No. That has been -- for the last five years that I have been with the company, right, when in September and December, when the large customer launches their new platforms, they have priority in the supply chain, not only with Skyworks but with many of the peers and competitors. And so, Android understands that, and they're not going to put up a fight for supply with the large North American customer, especially this year when it's very tight, even more so than in the last five years, you will see some seasonal fluctuations there, absolutely.

Blayne Curtis -- Barclays -- Analyst

Thank you.

Operator

Our final question comes from the line of Karl Ackerman from Cowen and Company. Please proceed with your question.

Karl Ackerman -- Cowen and Company -- Analyst

Yes. Thank you. I wanted to focus on your broad markets business if I may. You now do have a more diversified products in end markets within broad markets through the integration of SLAB's auto industrial business.

I was hoping you could describe whether the acquisition is performing in line with your initial expectations? And if you could peel back the onion and discuss some of the opportunities you are seeing for your timing, power isolation, and WiFi products.

Kris Sennesael -- Chief Financial Officer

Yeah. I'll start. And as I said before, yes, the I&A business, with now two months under our belt in September quarter and one month more here in the December quarter. We're really excited about that acquisition and great people, great technology, great product, great customer relationships, high-growth markets, and the business is doing really well.

By the way, it's a fabulous business model, as you know. So, there's definitely some tightness from a supply point of view. The demand is bigger than the supply. But there, the team as well is working on creating more supply and bringing on more supply.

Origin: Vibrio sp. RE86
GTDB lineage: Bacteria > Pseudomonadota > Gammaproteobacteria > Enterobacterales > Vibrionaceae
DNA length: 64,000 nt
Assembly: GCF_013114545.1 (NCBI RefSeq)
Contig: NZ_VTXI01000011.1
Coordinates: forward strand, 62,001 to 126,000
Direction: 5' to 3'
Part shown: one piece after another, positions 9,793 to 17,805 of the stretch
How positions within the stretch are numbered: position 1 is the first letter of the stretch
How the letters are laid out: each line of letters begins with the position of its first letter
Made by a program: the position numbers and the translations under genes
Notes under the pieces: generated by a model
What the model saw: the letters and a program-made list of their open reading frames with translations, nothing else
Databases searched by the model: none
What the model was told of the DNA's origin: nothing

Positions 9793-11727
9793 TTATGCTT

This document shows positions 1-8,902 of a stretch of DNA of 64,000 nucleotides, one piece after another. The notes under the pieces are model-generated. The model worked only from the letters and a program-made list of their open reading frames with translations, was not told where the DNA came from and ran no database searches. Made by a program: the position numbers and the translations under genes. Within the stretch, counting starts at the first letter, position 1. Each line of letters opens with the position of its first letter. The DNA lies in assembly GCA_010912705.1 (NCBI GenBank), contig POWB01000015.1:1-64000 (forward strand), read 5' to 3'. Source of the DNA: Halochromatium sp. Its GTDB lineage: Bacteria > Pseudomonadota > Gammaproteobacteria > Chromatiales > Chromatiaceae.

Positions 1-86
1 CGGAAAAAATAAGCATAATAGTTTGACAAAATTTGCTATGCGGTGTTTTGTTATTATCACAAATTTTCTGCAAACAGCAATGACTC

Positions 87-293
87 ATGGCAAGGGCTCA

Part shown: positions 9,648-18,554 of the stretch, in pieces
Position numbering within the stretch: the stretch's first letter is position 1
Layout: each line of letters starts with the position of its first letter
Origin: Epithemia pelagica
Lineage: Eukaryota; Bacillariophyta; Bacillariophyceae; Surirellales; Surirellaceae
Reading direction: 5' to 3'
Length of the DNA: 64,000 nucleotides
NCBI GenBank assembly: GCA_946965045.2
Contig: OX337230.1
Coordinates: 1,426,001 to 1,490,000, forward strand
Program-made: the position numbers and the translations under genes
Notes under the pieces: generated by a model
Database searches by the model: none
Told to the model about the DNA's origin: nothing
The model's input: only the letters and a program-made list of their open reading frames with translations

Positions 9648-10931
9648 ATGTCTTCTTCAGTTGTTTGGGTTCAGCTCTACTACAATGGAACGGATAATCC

And so, it's working out well.

Liam Griffin -- Chairman, Chief Executive Officer, and President

Yeah. And let me add to that. I mean, there's a tremendous diversity -- diversification lever here with the I&A business from SLAB. I mean, there's tremendous opportunity in the technologies.

We have scale that is just incredible compared to the size that had been there before. So, we are working very closely on the strategic technologies within the I&A portfolio. We're seeing some great, great opportunities there. And we're going to bring a lot of that stuff in-house, into our sites, into our factories, and streamline.

We're also going to do some strong kind of cross-pollinization of the sales team to make sure that we understand exactly where the opportunities are, and the scale plays are. And I think there's a lot that can be done there. There's great technology there. We just need to bring it to the right customers and raise the game.

The supply chain issues kind of hit that portfolio a little bit harder than others, but it doesn't take us off our track. And the technologies that we acquired are outstanding, and we're going to cultivate and grow those technologies with customers for sure.